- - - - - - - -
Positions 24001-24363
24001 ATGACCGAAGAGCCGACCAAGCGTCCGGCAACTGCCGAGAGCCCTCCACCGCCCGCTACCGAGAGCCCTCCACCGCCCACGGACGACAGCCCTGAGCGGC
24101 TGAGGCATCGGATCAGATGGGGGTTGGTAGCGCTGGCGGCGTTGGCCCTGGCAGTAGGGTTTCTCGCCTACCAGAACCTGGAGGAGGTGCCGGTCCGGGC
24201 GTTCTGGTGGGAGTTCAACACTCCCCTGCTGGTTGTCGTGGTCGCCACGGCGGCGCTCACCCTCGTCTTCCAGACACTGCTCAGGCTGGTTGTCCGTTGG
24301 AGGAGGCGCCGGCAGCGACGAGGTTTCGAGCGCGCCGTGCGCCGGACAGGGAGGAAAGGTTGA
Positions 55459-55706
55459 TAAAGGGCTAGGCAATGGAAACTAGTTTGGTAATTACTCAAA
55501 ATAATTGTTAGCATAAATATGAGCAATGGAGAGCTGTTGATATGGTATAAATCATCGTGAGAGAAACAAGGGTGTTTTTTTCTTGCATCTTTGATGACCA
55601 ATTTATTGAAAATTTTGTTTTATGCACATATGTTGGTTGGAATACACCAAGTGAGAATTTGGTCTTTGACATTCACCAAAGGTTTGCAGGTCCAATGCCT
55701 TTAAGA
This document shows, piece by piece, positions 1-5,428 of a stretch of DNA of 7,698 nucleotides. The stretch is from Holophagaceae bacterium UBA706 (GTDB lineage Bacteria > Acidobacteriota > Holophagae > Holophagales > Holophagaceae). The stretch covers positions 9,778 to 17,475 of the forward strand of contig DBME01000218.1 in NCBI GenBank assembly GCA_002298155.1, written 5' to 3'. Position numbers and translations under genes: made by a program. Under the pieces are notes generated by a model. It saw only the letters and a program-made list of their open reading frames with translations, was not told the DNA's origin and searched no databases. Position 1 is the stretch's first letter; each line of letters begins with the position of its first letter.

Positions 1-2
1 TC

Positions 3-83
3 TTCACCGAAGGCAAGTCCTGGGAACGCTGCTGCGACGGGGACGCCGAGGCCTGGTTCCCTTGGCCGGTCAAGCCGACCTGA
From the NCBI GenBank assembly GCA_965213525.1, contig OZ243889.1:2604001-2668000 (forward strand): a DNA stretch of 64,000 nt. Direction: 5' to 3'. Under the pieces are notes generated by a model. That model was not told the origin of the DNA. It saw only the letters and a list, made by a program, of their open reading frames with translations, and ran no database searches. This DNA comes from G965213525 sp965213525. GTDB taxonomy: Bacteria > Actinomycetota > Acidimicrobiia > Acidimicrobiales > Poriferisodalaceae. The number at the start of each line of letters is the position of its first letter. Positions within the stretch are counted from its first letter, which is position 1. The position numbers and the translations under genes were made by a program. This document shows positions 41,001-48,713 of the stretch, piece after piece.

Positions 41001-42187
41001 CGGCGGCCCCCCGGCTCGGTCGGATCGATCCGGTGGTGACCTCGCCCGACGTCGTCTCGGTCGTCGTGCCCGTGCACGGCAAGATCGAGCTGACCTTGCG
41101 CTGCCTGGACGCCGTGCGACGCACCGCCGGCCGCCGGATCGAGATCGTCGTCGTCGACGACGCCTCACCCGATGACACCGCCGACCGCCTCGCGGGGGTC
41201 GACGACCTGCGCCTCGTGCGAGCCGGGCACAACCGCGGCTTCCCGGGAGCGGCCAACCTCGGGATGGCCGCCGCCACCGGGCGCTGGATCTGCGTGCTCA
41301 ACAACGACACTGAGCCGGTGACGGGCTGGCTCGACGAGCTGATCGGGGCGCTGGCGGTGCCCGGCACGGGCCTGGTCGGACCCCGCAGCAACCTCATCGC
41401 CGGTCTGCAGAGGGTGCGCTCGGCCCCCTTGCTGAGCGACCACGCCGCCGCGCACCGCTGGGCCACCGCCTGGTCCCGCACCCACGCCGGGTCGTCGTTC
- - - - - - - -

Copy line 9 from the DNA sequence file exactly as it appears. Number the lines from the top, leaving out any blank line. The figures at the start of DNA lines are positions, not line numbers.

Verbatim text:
55601 ATTTATTGAAAATTTTGTTTTATGCACATATGTTGGTTGGAATACACCAAGTGAGAATTTGGTCTTTGACATTCACCAAAGGTTTGCAGGTCCAATGCCT